Antioxidant flavonoids and other phytonutrients in dark chocolate are thought possibly to improve health, primarily through reduction in cardiovascular diseases such as heart attacks and strokes.
In terms of a medicinal agent, we have not been sure of the therapeutic “dose.” A recent study out of Italy provides a clue.
Researchers at Catholic University, Campobasso, Italy, surveyed residents in southern Italy regarding chocolate intake and measured their C-reactive protein (CRP) levels. CRP is a marker of inflammation and a predictor of coronary artery disease such as heart attacks. Generally, higher levels of CRP are associated with higher risk of heart attacks. If you have a choice, go for lower levels of CRP.
Participants in the study were selected by simple random sampling from city hall registries and were at least 35 years old. Researchers were looking for healthy people, so the following were excluded from the study: those who reported known cardiovascular disease, eating a special diet, or on drug therapy for high blood pressure, diabetes, or adverse blood lipids. Twenty percent of initial recruits refused to participate. Of the 10,994 initial recruits, 4,849 men and women made it into the final study.
Of the 4,849 subjects, two subgroups were identified: 1) a control group of 1,317 (27%) who never ate any type of chocolate, and 2) a test group of 824 (17%) subjects who regularly ate dark chocolate only.
Interviewers administered questionnaires to the subjects to document clinical and personal information such as dietary habits, socioeconomic status, physical activity, medical history, risk factors for cardiovascular disaese and tumors, family history of cardiovascular disease, drug use, etc.
Regarding chocolate consumption, participants were asked about frequency – daily, weekly, or monthly – of a “standard dose” (20 grams) and about type of chocolate: milk, dark, nut chocolate, or any type. Someone eating more than one type of chocolate was classified as “any type.”
Other measurements: blood pressure, weight, height, waist circumference, blood glucose, serum lipids (various cholesterols and triglycerides), and high-sensitivity C-reactive protein.
Age-adjusted CRP levels were lower in dark chocolate users (1.13 mg/L) than in the nonconsumers of chocolate (1.30 mg/L).
Dark chocolate eaters were divided into thirds: the lowest third of average consumption, the middle third, and the highest third. The lowest third ate under 19 grams per week. The middle third ate between 19 and 47 grams per week. The highest third ate over47 grams per week. The chocolate-related reduction in CRP was lost in people who were in the highest third (or tertile), i.e., eating more than 47 grams a week or 20 grams every three days. People in the lowest tertile of dark chocolate consumption had a CRP reduction the same as the middle third.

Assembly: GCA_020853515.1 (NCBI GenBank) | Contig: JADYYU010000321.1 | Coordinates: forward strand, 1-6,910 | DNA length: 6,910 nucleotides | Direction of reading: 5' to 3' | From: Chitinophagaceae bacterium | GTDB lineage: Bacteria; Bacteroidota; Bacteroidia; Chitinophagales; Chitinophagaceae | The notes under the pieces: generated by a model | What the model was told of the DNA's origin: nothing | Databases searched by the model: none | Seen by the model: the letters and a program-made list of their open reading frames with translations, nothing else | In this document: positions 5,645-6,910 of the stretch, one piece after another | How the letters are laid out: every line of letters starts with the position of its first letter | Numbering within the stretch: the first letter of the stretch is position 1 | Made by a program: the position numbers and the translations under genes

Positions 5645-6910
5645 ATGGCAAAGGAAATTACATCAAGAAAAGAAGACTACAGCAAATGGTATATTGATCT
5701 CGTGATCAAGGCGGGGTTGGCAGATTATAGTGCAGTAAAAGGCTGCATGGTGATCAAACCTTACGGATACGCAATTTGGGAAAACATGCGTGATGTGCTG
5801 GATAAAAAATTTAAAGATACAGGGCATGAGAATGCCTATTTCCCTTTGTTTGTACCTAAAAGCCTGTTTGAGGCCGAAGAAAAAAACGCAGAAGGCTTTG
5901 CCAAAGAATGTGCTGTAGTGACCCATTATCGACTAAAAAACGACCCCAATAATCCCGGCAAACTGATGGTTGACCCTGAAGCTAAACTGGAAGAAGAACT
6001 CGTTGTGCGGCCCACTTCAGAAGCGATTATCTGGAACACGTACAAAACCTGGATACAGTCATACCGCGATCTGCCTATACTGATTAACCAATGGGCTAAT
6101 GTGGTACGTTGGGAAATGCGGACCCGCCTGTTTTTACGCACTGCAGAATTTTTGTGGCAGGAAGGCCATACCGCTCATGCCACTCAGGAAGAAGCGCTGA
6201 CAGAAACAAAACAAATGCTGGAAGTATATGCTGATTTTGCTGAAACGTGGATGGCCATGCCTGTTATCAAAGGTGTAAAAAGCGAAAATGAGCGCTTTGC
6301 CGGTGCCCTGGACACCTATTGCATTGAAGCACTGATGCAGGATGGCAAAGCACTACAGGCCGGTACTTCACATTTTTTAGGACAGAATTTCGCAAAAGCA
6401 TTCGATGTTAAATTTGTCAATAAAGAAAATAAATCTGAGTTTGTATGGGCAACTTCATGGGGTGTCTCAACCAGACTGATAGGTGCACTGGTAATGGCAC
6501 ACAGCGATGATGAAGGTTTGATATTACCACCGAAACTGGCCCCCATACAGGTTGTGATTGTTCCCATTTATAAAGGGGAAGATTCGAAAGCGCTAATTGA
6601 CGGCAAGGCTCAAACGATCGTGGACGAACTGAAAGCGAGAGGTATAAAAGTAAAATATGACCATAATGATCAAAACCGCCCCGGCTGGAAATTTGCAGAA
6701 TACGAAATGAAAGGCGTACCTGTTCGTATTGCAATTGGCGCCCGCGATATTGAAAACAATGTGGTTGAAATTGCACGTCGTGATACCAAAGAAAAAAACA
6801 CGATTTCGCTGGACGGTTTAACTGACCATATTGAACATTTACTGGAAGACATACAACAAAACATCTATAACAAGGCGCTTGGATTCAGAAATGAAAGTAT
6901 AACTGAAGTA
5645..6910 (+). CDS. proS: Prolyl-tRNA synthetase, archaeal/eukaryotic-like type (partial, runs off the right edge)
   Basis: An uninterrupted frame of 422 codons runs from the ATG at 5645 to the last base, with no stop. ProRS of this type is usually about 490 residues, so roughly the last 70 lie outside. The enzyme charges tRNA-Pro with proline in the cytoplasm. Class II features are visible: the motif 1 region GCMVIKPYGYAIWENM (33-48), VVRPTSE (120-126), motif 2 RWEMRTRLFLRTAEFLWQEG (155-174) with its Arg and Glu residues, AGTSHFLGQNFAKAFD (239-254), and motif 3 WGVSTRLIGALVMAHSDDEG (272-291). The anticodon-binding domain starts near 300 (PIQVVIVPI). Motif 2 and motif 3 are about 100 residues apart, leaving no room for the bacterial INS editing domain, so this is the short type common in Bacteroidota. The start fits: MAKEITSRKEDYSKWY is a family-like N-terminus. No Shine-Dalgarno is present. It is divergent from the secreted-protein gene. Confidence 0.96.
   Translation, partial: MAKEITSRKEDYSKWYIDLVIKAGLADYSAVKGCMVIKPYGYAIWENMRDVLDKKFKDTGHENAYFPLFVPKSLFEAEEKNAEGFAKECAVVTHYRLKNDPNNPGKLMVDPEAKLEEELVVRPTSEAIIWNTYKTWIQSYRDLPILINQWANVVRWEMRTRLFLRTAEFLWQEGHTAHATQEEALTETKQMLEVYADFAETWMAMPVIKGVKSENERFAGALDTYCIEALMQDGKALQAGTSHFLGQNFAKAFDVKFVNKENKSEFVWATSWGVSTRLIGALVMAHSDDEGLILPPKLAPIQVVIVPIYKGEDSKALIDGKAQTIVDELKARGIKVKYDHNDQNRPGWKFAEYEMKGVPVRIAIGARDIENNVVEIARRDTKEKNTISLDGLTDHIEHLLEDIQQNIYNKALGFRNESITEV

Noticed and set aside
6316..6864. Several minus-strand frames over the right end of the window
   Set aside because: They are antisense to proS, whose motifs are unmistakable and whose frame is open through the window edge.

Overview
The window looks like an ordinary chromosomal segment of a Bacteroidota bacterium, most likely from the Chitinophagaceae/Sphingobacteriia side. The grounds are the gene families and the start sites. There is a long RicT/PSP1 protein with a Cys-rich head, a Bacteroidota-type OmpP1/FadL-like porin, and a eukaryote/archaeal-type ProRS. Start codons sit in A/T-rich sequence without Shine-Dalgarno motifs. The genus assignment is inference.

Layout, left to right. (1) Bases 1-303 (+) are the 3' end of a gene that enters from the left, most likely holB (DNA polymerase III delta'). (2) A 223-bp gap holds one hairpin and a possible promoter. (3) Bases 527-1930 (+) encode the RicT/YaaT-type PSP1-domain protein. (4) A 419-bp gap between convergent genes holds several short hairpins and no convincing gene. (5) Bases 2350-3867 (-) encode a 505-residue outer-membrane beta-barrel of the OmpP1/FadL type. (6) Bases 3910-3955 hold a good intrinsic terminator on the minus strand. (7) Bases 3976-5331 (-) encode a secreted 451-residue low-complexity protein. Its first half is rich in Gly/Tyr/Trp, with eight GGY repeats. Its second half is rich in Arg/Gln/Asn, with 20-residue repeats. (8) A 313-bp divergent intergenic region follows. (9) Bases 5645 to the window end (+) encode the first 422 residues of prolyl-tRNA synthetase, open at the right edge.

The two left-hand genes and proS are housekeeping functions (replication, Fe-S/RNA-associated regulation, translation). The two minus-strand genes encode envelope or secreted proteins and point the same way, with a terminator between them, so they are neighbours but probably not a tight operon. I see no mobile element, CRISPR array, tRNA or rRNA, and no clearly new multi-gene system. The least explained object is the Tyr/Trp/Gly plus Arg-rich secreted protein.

Systolic blood pressure in dark chocolate consumers was 3 mmHg lower than the pressure in nonconsumers. No difference in diastolic pressures.
The researchers cite two clinical trials that investigated the effect of cocoa on markers of inflammation but did not find any association. They wonder if those studies enrolled too few participants, or whether the relatively high doses of chocolate masked the effect. In the present study, the lowering of CRP was seen in consumption of up to 20 grams every three days, but seemed to disappear at higher doses.
The authors write that:
“. . . regular intake of small amounts of dark chocolate . . . consumption should have no harmful effect on anthropometric variables such as BMI [body mass index] and waist:hip ratio and can be viewed as a promising behavioural approach to lower, in a quite pleaseant way, cardiovascular risk factors at a general popoulation level.” And . . .
“According to data reported in apparently healthy American men and women, ranges of serum CRP measured in our nonchocolate consumer population would belong to a “moderate” risk estimate quintile, whereas the ranges found in dark chocolate consumers would beclassified as a “mild” risk estimate. For the decrease in serum CRP values from moderate to mild quintile, the relative risk of suffering a future cardiovascular event would apparently decrease by 26% in men and 33% in women.”
The authors are careful to point out that this study does not prove that low-dose dark chocolate lowers CRP levels. It’s an association. “Additional studies are necessary to explain the mechanisms linking dark chocolate consumption and regulation of serum CRP concentrations.”
The healthy dose of dark chocolate may be quite small: no more than 20 grams every three days, and perhaps quite a bit less. This is not much by U.S. standards. The serving size listed on many bars in the U.S. is 40 grams. Forty grams has about 100 calories. Twenty grams twice a week translates to 6 calories a day.
The authors of this study don’t address whether 40 grams a week would be just as healthy as 80 grams every two weeks.
Eating more, on average, than 20 grams every three days may entirely wipe out the healthy effects. This effect is like wine’s: a little is probably good for you, too much is either neutral or harmful.
I’m sorry to be so wishy-washy on this issue, but that’s the state of the science today. The study at hand may help us optimize dark chocolate’s effect on C-reactive protein. But dark chocolate’s other healthy effects may require other doses, higher or lower.
The next step is to take 20,000 middle-aged people, give half of them various doses of scheduled dark chocolate, give the other half placebos, then record rates of diseases and death over the next 10 years. Who would pay for this multi-million dollar study? Either government or chocolate manufacturers.
-Steve Parker, M.D.
Reference: Di Giuseppe, Romina, et al. Regular Consumption of Dark Chocolate Is Associated with Low Serum Concentrations of C-Reactive Protein in a Healthy Italian Population. Journal of Nutrition, , 138 (2008): 1,939-1,945.